Virtual Screening

This is a method which uses computational docking to assess which of the compound out of a large database of compounds will fit into the structure of the target protein. With the current computational methods used today this is 80 % successful however there are a large number of false positive hits generated too in this process.

De Novo design

This method follows an opposite process than screening. It attempts to use the structure of the target protein to design novel chemical structures that can bind to that target protein, Again the major issue here is to create structures that are possibly to be experimentally made.

Fragment based Discovery

Thus method is based on the theory that most ligand that bind to any target protein’s active site can be considered as being made of small fragments or functionalities. Therefore if we screen a small library of compounds/molecules and find out fragments of these compounds that fit well into any fragment of the target protein, then these can be isolated and merged with other fragments to create a fully functional active compounds that fits well with the target protein. The main issue faced here is to design a library that is diverse and to combine/ add additional functionality to the isolated targets.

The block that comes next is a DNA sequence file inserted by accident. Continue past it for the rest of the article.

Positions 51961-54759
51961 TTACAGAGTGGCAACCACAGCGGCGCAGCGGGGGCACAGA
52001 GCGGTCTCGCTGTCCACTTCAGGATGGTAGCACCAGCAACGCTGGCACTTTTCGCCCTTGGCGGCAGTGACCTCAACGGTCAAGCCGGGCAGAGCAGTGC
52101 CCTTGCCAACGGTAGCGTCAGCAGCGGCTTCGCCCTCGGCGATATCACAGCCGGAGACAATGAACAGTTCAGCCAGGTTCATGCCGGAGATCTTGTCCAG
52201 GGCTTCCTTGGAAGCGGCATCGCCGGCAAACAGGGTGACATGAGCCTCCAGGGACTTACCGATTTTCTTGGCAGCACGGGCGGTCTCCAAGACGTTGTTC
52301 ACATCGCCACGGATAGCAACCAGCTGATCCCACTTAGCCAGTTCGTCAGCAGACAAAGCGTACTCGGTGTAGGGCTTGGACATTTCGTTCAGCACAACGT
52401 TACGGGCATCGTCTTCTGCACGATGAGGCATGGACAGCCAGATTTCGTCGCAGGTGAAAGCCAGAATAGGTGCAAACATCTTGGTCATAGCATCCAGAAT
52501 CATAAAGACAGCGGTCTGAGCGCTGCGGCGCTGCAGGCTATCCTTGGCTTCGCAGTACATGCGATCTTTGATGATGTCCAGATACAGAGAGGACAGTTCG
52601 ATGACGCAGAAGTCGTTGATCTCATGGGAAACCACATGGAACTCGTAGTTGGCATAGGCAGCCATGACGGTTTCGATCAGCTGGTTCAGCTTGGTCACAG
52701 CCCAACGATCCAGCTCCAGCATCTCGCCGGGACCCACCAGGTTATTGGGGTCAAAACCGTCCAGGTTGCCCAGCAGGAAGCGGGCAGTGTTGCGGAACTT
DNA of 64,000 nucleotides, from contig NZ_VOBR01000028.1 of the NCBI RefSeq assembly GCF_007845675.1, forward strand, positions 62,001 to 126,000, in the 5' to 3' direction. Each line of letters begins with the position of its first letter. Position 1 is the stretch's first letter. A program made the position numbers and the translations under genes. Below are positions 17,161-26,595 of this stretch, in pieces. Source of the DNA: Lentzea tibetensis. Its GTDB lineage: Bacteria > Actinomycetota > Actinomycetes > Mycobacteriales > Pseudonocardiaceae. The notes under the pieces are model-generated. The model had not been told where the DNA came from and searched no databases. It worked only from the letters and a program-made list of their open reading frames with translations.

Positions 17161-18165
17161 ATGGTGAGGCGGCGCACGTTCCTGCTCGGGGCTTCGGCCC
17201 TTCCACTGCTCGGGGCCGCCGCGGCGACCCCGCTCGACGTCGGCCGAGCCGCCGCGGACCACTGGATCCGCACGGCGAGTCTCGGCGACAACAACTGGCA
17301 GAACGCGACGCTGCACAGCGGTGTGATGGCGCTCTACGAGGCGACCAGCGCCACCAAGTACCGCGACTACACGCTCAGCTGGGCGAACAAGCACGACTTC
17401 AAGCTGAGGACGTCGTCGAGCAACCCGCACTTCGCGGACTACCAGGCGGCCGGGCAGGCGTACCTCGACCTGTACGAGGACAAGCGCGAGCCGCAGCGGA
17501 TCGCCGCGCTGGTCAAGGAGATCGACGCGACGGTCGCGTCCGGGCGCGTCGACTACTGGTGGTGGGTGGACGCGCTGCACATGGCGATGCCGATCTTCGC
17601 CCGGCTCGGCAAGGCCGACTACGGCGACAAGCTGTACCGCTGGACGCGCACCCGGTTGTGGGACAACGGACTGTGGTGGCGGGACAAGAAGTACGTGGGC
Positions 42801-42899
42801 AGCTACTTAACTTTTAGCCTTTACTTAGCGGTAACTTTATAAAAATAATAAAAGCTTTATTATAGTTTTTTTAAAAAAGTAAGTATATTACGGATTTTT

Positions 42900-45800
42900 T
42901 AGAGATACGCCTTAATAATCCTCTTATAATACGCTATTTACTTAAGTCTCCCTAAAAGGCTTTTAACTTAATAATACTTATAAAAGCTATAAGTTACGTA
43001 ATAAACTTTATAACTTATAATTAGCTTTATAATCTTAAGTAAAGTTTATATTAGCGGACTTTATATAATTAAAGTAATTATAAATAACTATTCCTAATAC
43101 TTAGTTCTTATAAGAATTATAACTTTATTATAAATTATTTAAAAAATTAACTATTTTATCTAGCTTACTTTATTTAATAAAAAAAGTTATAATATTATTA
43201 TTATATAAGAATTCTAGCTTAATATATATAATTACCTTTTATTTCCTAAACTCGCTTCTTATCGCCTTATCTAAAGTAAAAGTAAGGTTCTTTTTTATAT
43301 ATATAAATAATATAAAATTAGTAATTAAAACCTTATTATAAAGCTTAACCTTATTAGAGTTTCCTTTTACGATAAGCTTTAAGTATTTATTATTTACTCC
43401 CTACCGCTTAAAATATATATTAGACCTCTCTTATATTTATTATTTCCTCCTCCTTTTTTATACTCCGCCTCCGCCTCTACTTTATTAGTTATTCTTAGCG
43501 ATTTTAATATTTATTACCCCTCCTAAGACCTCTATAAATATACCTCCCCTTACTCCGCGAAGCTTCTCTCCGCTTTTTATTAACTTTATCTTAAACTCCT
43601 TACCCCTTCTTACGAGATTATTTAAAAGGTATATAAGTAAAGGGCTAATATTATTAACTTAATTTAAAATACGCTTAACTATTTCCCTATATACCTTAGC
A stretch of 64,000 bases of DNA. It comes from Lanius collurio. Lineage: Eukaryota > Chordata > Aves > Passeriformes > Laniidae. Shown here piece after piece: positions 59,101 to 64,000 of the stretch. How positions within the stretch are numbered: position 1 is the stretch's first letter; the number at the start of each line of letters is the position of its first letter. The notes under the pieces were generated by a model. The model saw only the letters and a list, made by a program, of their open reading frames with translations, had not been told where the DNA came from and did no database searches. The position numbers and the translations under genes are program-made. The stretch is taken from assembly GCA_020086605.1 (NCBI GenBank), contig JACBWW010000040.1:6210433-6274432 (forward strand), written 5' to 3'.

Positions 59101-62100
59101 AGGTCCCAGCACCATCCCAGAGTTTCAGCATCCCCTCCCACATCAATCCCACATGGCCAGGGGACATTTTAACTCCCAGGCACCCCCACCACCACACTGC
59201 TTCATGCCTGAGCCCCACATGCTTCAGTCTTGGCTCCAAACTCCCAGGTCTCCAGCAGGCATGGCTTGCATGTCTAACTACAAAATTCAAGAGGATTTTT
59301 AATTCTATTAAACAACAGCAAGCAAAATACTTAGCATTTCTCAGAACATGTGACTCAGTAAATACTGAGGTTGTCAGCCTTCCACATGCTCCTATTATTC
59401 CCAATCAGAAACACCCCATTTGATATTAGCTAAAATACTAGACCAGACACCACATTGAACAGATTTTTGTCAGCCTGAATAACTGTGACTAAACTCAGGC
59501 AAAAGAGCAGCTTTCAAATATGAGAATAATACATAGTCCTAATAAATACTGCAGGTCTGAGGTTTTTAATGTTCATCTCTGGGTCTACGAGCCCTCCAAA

Computers have an undisputed role in the above processes. The importance of computers in this field especially grew with the evolution of graphics in computers. The first important event was in the 1950s with the determination of the structure of Vitamin B12 using analog computers.

In the 1960s there was advancement in molecular graphics and the first multiple-access computer was built by MIT, however this was only available for large institutions.  The 1970s saw large centres acquire computers for crystallographic work and the emergence of the first laboratory computers.

In the 1980s protein crystallography started being used and accepted as a technique in the pharmaceutical and biotechnology industries and was dominated by the used of laboratory based, multi-access computer systems. The 1990s phase was completely dominated by silicon graphics that provided computational and graphics performance available to all laboratories.

The phase of the 2000s introduced Linux operating system on PC workstations and steady improvement in data collection and processing hardware (such as the crystal robotic mounting hardware) and software for processing. Also there has been heavy investment in the structural genomics for streamlining the production of proteins for structural studies and determination of structures.

Although the computational structural methods have begun to deliver real successes for drug discovery pipeline, the real issues that still hinder its path are the availability of a computational bioinformatics environment to streamline calculations, effective integrations of computational methods and data that are generated into the drug discovery process.